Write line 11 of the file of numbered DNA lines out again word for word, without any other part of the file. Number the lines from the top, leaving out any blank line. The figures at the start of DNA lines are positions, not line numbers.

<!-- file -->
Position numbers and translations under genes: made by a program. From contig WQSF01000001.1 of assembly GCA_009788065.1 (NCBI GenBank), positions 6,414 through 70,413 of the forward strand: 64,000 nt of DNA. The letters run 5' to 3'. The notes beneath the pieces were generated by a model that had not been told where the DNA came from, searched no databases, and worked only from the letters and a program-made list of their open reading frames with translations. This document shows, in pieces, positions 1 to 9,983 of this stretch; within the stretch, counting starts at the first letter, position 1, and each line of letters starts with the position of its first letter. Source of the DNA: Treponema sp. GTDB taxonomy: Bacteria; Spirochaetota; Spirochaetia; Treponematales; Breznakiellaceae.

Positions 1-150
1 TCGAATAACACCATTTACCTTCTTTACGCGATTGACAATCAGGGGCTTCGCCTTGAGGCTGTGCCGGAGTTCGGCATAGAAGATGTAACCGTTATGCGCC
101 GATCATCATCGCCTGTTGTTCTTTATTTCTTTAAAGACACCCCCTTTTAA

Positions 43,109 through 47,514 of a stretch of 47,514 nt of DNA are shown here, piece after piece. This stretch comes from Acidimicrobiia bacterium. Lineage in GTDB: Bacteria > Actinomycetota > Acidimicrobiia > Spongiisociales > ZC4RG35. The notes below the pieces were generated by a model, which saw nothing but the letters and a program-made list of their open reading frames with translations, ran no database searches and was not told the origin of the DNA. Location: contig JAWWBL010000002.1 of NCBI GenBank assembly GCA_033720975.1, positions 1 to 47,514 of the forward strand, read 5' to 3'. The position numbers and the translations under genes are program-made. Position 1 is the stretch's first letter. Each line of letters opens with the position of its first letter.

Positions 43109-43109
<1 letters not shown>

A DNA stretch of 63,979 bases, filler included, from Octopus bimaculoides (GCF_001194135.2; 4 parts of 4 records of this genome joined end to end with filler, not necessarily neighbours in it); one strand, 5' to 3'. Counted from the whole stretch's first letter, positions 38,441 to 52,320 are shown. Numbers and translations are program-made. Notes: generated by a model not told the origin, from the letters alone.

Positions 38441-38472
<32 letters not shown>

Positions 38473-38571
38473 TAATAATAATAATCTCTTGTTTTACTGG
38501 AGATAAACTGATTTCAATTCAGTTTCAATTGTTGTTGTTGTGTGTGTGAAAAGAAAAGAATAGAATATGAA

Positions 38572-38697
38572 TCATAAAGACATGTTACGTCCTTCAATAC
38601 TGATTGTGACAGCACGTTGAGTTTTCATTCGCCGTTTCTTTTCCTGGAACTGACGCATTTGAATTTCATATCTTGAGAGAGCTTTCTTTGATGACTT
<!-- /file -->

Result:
Positions 38473-38571